The Work

March 18, 2009 1:22 PM

Osler, Wachtell on Opposite Sides on Icahn Clash

Posted by Zach Lowe

Carl Icahn's in-house legal team has turned to Osler, Hoskin & Harcourt for help in Icahn's attempt to gain greater influence on the board of the Canadian studio Lions Gate Entertainment, according to lawyers on the deal. Lions Gate in turn has hired Wachtell, Lipton, Rosen & Katz to defend itself from Icahn--and this isn't the first time Wachtell has been on the opposite side of the activist investor.

According to Reuters, which broke the news today about Lions Gate's decision to hire Wachtell, Icahn has been seeking a greater share of Lions Gate for several months. Icahn already owns a 14.5 percent stake in Lions Gate, but he's offering to buy about $325 million in convertible notes to up his stake to nearly 30 percent, Reuters says. Once any investor tops the 20 percent mark, certain change in control conditions are triggered, according to Reuters.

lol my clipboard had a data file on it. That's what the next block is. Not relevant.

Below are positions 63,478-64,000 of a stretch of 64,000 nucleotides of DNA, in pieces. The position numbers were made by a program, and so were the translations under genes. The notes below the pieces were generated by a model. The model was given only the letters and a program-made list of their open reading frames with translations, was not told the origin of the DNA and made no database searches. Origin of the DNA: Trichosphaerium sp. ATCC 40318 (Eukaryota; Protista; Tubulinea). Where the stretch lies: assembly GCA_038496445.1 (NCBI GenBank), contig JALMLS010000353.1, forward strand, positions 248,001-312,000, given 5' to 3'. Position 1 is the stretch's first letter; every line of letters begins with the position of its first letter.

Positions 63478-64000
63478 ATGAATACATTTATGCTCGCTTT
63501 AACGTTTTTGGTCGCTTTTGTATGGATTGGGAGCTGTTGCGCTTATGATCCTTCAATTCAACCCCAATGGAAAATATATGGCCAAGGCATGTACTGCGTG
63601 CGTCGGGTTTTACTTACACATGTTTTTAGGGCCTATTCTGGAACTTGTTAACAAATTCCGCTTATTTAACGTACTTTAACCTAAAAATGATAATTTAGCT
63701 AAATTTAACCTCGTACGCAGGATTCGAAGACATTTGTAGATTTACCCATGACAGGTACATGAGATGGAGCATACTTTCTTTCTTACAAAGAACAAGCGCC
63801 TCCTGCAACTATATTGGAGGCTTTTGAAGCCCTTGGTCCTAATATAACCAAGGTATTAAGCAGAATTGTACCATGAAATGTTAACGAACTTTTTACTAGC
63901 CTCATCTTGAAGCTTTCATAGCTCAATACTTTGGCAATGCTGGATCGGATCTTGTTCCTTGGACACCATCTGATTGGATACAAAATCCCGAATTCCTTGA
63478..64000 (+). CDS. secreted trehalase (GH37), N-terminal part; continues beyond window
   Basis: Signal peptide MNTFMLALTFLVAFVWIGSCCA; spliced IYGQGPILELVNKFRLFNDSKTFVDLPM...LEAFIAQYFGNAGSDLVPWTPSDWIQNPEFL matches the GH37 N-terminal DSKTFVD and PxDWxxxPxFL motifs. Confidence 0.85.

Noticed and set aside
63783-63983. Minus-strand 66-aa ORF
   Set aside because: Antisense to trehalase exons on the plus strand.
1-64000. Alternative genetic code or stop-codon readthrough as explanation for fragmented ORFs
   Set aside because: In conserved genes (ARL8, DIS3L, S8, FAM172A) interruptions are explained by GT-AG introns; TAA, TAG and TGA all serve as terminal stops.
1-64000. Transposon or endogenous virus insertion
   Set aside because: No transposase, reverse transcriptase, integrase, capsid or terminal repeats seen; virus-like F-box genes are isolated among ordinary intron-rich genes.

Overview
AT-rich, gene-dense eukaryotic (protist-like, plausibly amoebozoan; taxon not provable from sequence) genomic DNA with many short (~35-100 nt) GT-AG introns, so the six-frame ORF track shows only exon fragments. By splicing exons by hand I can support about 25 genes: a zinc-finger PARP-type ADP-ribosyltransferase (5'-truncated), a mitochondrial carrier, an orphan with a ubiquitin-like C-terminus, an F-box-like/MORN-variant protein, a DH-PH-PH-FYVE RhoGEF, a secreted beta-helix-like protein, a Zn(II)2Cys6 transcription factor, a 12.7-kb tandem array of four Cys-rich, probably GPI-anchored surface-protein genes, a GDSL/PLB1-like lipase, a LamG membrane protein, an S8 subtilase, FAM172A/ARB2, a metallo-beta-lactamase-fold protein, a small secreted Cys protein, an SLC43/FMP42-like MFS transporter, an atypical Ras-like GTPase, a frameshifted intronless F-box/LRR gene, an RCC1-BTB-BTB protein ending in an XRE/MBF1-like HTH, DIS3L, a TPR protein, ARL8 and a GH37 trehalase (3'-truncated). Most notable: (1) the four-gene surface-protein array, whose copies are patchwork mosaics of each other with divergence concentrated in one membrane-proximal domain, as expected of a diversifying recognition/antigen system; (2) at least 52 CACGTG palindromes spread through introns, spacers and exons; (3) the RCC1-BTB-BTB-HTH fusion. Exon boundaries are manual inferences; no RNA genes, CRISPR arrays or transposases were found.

Icahn apparently believes Lions Gate's expenses are too high and that its acquisition of the TV Guide channel was "reckless," according to Reuters. 

Keith Schaitkin, a deputy general counsel for Icahn, says Icahn wanted a seat on the Lions Gate board but that the company demanded he sign a so-called standstill agreement promising not to mount a proxy fight or make any further tender offers. The problem, Schaitkin says, was that Lions Gate would not agree to hold other large shareholders to the standstill agreement should it grant any of them board seats.

Icahn has used Osler before for advice on Canadian transactions, including his push to get Fairmont Hotels to sell itself to a larger investor (the Saudi prince Alwaleed Bin Talal, a Hogan & Hartson client) for $3.2 billion in 2006. (Icahn held a nearly 10 percent stake in Fairmont and made more than $100 million in the deal; he had previously offered to buy enough stock to give him majority control of Fairmont, according to this International Herald Tribune story).

Osler partner Donald Ross is leading the firm's team on the deal. He did not immediately return a call seeking comment.

Wachtell most recently defended Motorola in a proxy fight with Icahn.

Make a comment

Comments (0)
Save & Share: Facebook | Del.ic.ious | | Email |

Reprints & Permissions


Report offensive comments to The Am Law Daily.

The comments to this entry are closed.

By: TwitterButtons.com

From the Newswire

Sign up to receive Legal Blog Watch by email
View a Sample